JPNC Housing & Development Committee discuss Blessed Sacrament sale and BMS Paper project

The Jamaica Plain Neighborhood Council (JPNC) Housing & Development Committee met virtually on March 16, where committee members heard from the Friends of Blessed Sacrament about their requests to future developers of the Blessed Sacrament church site, as well as reviewed the proposed project for the BMS Paper site at 3390 Washington St.

Blessed Sacrament

      Betsaida Gutierrez, a community activist and member of the Friends of Blessed Sacrament, a group aiming to “preserve the Blessed Sacrament Church’s legacy as a shining jewel of the Hyde/Jackson Square neighborhood of Jamaica Plain,” according to its statement, spoke about the public statement read by the group, which was previously reported on by the Gazette. The Hyde Square Task Force owns the Blessed Sacrament church, and after failing to find a development partner, has decided to sell the building.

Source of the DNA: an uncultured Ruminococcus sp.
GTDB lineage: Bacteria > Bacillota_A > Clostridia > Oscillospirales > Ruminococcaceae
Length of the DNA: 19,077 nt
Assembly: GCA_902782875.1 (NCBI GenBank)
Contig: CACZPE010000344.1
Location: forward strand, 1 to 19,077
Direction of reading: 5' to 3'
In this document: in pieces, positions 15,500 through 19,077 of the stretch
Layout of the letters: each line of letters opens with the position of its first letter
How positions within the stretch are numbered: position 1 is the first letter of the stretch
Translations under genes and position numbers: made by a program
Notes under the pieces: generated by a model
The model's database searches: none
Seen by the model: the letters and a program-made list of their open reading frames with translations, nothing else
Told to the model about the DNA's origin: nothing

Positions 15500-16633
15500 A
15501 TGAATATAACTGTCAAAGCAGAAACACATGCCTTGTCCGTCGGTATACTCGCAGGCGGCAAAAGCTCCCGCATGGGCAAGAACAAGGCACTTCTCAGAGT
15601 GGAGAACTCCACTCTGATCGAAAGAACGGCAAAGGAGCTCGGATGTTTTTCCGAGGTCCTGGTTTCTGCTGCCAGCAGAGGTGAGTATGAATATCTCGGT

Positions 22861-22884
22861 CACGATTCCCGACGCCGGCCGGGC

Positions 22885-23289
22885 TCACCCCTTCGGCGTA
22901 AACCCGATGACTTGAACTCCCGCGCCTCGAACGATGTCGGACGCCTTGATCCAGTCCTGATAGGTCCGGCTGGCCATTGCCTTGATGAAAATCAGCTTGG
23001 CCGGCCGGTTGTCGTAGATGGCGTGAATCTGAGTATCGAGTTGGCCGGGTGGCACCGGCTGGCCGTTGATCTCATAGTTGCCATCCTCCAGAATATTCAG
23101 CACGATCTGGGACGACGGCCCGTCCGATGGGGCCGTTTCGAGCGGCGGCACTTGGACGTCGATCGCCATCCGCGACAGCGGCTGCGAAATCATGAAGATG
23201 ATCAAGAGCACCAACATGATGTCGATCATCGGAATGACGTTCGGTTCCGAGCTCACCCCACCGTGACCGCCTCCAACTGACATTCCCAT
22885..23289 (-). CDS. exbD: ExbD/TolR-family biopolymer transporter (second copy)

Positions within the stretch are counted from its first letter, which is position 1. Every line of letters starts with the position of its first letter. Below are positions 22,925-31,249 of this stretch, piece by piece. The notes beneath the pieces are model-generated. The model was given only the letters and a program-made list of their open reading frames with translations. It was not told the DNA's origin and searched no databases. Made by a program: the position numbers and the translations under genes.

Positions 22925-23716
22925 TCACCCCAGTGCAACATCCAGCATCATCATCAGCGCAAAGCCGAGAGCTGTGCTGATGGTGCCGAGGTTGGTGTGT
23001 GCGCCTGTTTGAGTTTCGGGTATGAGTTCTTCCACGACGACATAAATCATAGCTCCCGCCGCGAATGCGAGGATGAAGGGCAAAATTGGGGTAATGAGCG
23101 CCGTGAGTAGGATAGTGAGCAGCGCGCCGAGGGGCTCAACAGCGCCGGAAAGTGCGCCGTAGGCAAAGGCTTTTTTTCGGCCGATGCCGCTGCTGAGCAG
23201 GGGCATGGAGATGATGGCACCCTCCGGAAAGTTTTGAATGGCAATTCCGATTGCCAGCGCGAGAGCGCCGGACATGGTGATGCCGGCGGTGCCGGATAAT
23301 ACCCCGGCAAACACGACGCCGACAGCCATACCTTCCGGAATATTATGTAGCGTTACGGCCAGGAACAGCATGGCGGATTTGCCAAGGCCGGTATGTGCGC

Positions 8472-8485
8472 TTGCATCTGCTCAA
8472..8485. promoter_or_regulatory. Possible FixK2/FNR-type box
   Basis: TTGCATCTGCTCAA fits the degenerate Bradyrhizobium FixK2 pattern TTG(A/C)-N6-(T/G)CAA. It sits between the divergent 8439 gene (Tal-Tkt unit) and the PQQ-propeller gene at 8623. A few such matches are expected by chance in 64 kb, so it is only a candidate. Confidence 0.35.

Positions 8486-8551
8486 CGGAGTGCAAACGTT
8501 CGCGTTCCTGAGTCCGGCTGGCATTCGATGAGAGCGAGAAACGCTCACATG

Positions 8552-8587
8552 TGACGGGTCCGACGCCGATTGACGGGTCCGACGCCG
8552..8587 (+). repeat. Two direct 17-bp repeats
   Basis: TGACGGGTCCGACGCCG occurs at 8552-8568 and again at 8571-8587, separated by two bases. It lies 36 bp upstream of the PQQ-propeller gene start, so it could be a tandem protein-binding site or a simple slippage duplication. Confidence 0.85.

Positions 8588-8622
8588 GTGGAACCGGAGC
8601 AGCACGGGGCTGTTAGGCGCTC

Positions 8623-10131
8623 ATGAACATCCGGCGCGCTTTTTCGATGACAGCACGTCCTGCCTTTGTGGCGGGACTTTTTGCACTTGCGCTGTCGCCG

Requests include not tearing down the existing church building, ensuring that space for the community is provided, and if there is a housing component to a proposal, that it be affordable to allow members of the community to remain in the neighborhood, among other things.

      Gutierrez said that her hope is that a future developer will “respect the historic nature of the building and not demolish it or raze the structure.”

      Vanessa Snow, a former youth organizer for the Hyde Square Task Force, said that “we need to make sure the community is involved in the future of this building.”